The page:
The New York Yankees would have you believe that they are as widely reviled as they are supported because they are just that good at winning. This could only be true if we broaden the concept of 'winning' in that sentence to encompass a range of organization actions taken off the field and off of any sensible person's moral compass. Dear Yankees fans, this is your life!
Now let us go ahead and draw a distinction between the historic Yankees and the Steinbrenner Yankees. The historic Yankees existed before free agency and steroids. George Steinbrenner became owner of the franchise in the 70s, right around when free agency was first instituted. Free agency caused player salaries to skyrocket, and it did not take many years for an enormous wealth gap in payroll to emerge. Smaller market teams could not keep pace with the ballooning costs of players. It is widely known today that the Yankees' $200 million+ payroll far exceeds the next highest, and the next two teams, the Mets and Red Sox, themselves far eclipse the middle market teams.
Steinbrenner is unique as a baseball owner. He owns the team with the largest potential market - New York being a uniquely enormous city in the USA. More than that, he has been willing to jack up his payroll to a point where the disparity between the Yankees payroll and those of competitors is greater than the difference in market size. Whereas most pro sports leagues seek to equalize competition by reigning in the payrolls of large market teams (via salary cap), baseball has allowed the Yankees to exacerbate its natural advantage.
Because of this practice on the part of the Yankees organization, MLB has instituted a luxury tax. The Yankees end up making massive payments every year for their continually growing payroll costs. The problem is that this tax has done very little to help the smaller market teams, and it has done absolutely nothing to prevent the Bronx Bombers from ransacking every free agent class.
Steinbrenner's Yankees are thus not so much the seminal franchise of a sacred national pastime. They are instead more comparable to Wal-Mart, a vacuous entity that has self-engineered to 'succeed' at all costs. Success for Wal-Mart is to increase profit margins no matter how damaging its actions are to humanity. The Yankees try to win and make money no matter the cost to the game of baseball itself.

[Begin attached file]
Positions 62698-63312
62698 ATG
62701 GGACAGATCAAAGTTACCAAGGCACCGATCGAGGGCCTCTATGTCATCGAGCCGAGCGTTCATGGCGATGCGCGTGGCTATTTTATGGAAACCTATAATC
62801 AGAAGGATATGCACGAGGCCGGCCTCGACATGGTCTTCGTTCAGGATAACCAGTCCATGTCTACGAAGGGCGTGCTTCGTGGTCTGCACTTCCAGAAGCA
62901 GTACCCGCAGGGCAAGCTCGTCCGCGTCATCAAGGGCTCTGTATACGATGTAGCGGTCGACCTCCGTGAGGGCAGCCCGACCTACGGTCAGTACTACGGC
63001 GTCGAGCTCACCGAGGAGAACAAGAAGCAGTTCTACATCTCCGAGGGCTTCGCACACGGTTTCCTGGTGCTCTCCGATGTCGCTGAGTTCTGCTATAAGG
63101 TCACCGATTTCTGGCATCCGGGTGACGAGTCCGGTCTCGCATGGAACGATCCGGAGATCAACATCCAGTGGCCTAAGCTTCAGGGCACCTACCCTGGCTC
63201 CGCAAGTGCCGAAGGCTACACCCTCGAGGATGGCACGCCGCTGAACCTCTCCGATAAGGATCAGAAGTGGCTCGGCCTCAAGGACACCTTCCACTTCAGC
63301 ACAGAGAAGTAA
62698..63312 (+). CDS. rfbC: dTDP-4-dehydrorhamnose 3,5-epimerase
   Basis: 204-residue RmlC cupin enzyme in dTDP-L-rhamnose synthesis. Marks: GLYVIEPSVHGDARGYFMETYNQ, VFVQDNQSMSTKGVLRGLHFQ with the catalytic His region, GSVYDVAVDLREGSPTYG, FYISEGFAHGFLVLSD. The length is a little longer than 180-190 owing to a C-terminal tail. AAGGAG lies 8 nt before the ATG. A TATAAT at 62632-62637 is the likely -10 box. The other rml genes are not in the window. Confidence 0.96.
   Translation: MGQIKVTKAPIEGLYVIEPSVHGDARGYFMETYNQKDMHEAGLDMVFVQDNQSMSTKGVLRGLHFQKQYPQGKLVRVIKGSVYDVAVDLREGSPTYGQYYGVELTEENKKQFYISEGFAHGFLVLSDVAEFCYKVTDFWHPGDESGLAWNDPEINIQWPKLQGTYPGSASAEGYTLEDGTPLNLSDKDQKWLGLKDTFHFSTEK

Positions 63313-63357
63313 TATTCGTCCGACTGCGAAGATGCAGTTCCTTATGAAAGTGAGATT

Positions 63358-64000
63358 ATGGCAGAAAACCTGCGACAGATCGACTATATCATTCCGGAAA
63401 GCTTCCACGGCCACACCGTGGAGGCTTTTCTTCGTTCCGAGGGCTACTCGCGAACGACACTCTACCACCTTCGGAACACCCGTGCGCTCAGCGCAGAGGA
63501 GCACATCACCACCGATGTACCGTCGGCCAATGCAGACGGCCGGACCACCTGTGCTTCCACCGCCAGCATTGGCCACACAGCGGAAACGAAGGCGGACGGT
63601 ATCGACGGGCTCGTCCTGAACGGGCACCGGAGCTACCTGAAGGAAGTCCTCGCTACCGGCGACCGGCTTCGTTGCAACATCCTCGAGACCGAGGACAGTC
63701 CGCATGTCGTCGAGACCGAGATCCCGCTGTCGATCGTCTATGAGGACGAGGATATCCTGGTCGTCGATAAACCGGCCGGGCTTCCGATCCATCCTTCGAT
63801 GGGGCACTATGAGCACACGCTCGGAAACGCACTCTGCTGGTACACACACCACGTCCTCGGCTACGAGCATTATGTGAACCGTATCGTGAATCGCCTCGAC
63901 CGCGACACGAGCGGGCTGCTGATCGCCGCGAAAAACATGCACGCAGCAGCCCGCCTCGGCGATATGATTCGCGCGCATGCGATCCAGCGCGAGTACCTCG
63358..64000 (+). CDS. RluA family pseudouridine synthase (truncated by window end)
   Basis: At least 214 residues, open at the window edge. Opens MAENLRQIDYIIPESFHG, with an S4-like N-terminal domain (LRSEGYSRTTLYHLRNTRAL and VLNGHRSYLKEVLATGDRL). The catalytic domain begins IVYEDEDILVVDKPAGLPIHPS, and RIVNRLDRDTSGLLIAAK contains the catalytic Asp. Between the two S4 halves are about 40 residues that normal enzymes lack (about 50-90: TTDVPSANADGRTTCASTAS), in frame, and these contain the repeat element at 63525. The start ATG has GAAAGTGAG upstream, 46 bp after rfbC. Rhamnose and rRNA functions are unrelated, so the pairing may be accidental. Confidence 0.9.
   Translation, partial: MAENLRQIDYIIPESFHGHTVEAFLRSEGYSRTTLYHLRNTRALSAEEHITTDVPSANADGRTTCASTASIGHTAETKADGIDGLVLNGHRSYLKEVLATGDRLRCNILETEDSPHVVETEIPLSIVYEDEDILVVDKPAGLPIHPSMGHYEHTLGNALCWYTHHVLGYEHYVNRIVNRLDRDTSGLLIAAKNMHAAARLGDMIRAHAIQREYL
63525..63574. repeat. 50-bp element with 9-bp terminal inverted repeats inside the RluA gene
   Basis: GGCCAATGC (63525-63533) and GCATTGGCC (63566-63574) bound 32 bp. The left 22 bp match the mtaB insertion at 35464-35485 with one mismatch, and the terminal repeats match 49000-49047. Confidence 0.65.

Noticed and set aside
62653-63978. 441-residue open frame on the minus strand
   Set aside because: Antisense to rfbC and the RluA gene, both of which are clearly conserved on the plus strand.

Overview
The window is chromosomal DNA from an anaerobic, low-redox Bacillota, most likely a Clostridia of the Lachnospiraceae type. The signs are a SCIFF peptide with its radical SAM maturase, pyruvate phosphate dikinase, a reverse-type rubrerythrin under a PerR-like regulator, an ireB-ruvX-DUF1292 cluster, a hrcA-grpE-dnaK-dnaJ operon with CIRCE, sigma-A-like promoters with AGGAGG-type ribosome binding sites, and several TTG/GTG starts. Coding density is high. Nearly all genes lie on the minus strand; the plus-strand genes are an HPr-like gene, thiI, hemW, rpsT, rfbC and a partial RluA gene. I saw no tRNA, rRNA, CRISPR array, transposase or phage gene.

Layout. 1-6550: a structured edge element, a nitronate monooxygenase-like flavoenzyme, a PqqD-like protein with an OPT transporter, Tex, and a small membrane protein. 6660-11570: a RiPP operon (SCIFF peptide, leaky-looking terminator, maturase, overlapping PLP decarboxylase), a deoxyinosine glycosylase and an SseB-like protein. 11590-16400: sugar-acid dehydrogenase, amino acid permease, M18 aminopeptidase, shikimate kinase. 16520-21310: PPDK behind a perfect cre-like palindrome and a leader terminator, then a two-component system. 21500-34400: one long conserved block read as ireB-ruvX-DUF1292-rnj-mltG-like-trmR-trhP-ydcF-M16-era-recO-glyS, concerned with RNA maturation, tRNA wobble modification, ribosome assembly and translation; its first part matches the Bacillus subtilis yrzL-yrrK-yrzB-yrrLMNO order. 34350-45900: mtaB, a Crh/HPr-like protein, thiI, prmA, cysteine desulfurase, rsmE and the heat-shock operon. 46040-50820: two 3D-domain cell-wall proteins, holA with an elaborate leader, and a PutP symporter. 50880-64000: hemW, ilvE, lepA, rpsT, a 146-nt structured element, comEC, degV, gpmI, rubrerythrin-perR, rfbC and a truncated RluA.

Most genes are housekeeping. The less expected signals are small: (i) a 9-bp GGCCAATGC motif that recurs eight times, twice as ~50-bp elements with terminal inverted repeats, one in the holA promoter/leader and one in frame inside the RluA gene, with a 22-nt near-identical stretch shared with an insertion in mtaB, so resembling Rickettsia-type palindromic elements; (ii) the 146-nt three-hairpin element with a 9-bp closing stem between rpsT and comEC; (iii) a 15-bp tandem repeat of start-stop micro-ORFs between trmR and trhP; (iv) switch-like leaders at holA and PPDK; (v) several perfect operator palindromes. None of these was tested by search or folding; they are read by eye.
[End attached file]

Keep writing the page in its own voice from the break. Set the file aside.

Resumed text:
I would ask any Yankees fan what he or she is even rooting for. They are not a sports team in the traditional sense. The Yankees still exude American culture in a significant way, precisely because the transformation of the franchise has mirrored the transformation of the American sociocultural context. Durable goods and nostalgic cultural practices have been replaced by cheap commodities engineered to enable a wealthy elite. The Yankees are, morally, a cheap commodity. It's the easiest thing in the world to do what Steinbrenner does with his team - throw money at it and expect it to work. Every year, mere mortals are lured from across the league to join one fat cat's harem of elite, culturally bankrupt spoiled children, who consistently fail to see that they owe every penny of their absurd wealth to consumers who are duped into thinking they're participating in sacred tradition.
The Yankees are also the most significant team to examine when considering the mass effect of the other great transformation in baseball over the past few decades - the emergence of performance-enhancing drugs. Sure, it is common knowledge know that most any baseball team has had a user of steroids on its roster at some point. But no other team is so littered with big name cases, and these big names were a major reason why the Yankees have won 5 championships over the past 15 years. Roger Clemens, Andy Pettitte, Alex Rodriguez, are all big names. Even the little guys, like lovably inept Chuck Knoblauch, have been outed as drug abusers.
What all of this points to is a deeply cynical, morally bankrupt organization. The Yankees as a team operate without any sort of understanding of all the intangible things that make baseball an important fixture in American life. National traditions are supposed to be quazi-religious endeavors, and are supposed to exist at a remove from the basic economic functions of that society. The Yankees are like a congregation run by an abusive, sociopathic priest, and Bud Selig is like the German pope who turns a blind eye, appeasing a horribly destructive wing of the institution he is in charge of running.
The house that Ruth built is gone. As Joe Torre said, all the ghosts have been carted over to the new $2 billion joint in a limo, reassigned in the afterlife. Iconic cultural figures like DiMaggio, Mantle, Ruth, Gehrig, have been plasticized. The maintenance of the pin stripe aesthetic must now be considered a marketing strategy, destined to be re-branded the next time a $200 million monster fails to make the playoffs. The mirth created for the rest of us on such occasions should provide Yankees fans an essential clue - that the joke's on them.